That’s our very first garden, back in 2011. My husband and I had just moved into our first house, and we wanted to grow some food. We grabbed some seeds that looked like food we’d buy (lettuce, spinach, beans, and peppers), and we planted it in rows. We had NO IDEA what we were doing, and through sheer dumb luck, our garden grew like crazy. We had so much food that we had to give it away.
That is NOT how gardening always goes. Over the last 8 years, we’ve learned a lot, and some of it has helped our garden grow better. For example, we learned that snap peas grow taller than the bush beans, so planting them in a row in the center of the garden is a bad idea. Whoops! So now we plant them in the back of the garden so they can grow up a trellis against the fence, and they reach 6 or 7 feet tall. We also found out the hard way that directly under a walnut tree is a terrible location to plant your tomatoes. Last year we had six tomato plants and I only made sauce once or twice, because they weren’t producing much, and some of them even died! We’ve also started using compost, a drip irrigation system, and we just know better how to take care of the plants.
But you know what? Our BEST year was that first year, when we had no idea about any of that. So don’t let your lack of knowledge stop you! Just plant some stuff and see what happens! Some will grow, and some won’t. Some will grow and then shrivel up before they give you any food. Some will produce so much that you’ll wish you’d only planted one plant! But it’s a fun adventure, and so cool to watch REAL FOOD come from little tiny seeds that YOU put in the ground! (Am I the only one still fascinated by this? I’m always shocked that real veggies show up on my plants.)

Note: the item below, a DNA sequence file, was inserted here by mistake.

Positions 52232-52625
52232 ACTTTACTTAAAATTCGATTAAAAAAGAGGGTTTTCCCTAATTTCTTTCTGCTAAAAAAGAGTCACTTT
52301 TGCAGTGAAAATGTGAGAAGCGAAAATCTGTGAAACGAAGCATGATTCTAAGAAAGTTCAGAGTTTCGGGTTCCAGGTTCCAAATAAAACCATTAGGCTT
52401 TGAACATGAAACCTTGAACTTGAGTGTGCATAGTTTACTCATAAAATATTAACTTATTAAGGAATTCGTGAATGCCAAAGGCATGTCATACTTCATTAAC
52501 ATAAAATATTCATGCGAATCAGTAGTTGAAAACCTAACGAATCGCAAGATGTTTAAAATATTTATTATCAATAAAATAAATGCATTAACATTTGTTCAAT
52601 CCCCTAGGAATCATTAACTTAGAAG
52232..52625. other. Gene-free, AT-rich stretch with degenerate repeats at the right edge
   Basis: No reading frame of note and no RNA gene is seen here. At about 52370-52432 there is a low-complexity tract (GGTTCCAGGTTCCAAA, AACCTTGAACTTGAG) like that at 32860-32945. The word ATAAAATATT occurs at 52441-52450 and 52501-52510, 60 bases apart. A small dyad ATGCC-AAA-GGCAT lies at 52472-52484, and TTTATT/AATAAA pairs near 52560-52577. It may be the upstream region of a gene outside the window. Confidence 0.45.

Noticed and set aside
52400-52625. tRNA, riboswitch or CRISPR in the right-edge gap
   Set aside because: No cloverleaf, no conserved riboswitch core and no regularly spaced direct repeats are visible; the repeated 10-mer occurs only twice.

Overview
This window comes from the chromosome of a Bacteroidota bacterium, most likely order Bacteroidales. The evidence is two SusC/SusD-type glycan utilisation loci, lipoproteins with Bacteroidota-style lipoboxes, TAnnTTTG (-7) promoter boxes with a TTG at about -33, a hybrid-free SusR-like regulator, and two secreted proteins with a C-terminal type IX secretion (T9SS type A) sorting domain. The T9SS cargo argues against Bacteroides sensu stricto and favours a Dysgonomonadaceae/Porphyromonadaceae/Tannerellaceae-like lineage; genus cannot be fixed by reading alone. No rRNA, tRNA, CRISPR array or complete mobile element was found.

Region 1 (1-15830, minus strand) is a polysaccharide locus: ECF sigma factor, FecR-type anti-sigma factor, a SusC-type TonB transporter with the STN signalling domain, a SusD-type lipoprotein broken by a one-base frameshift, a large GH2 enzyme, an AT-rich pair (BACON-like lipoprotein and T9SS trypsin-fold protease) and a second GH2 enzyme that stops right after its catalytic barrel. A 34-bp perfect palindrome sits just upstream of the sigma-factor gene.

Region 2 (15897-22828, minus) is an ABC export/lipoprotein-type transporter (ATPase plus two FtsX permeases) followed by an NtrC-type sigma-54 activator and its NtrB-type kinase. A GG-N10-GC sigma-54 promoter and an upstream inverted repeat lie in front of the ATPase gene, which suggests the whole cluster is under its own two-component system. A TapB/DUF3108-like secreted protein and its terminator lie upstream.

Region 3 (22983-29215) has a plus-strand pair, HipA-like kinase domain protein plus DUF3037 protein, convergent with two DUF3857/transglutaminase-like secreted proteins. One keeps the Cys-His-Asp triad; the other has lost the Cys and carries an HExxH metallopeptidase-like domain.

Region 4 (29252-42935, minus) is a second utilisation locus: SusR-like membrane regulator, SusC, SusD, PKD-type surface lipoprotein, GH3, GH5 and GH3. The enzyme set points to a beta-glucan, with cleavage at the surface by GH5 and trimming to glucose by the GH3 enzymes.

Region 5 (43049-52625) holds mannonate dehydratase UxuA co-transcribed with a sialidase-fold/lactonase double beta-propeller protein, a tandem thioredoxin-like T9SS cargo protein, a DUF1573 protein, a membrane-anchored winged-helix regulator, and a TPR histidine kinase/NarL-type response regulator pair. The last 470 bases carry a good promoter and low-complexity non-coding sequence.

Earth Day is a great time to start a garden. Here are my tips:
- Start with things you like to eat. It’s not worth growing spinach if you hate it. Think about what you buy at the store and see if you can find seeds to grow it instead!
- Read the recommendations on the seed packs. There’s information on when to plant them, how deep to plant and how far apart from one another, how much to water them and how much sun they need. It’s great information to pay attention to!
- Get your family involved! Kids are much more likely to eat the veggies if they are part of growing them!
- If you don’t have space for a garden, or you’re not quite sure you are ready to commit to giving up yard space, do a container garden! Get big pots, fill them with dirt (make sure they have drainage holes in the bottom!), and plant your tomatoes, squash, beans, carrots, or whatever you’re growing in there!
Come start your garden with me!
On Earth Day—Monday, April 22—I’ll be hosting a fun gardening class for kids (and adults if you’d like to come too!). Be prepared to get dirty, plant a few seeds, and take them home to start your own garden. We’ll also talk about Earth Day and some basic gardening tips. We will finish with a picnic lunch. Want to join me? Check out the event HERE and let me know you’re coming!
Happy Earth Day 2019!
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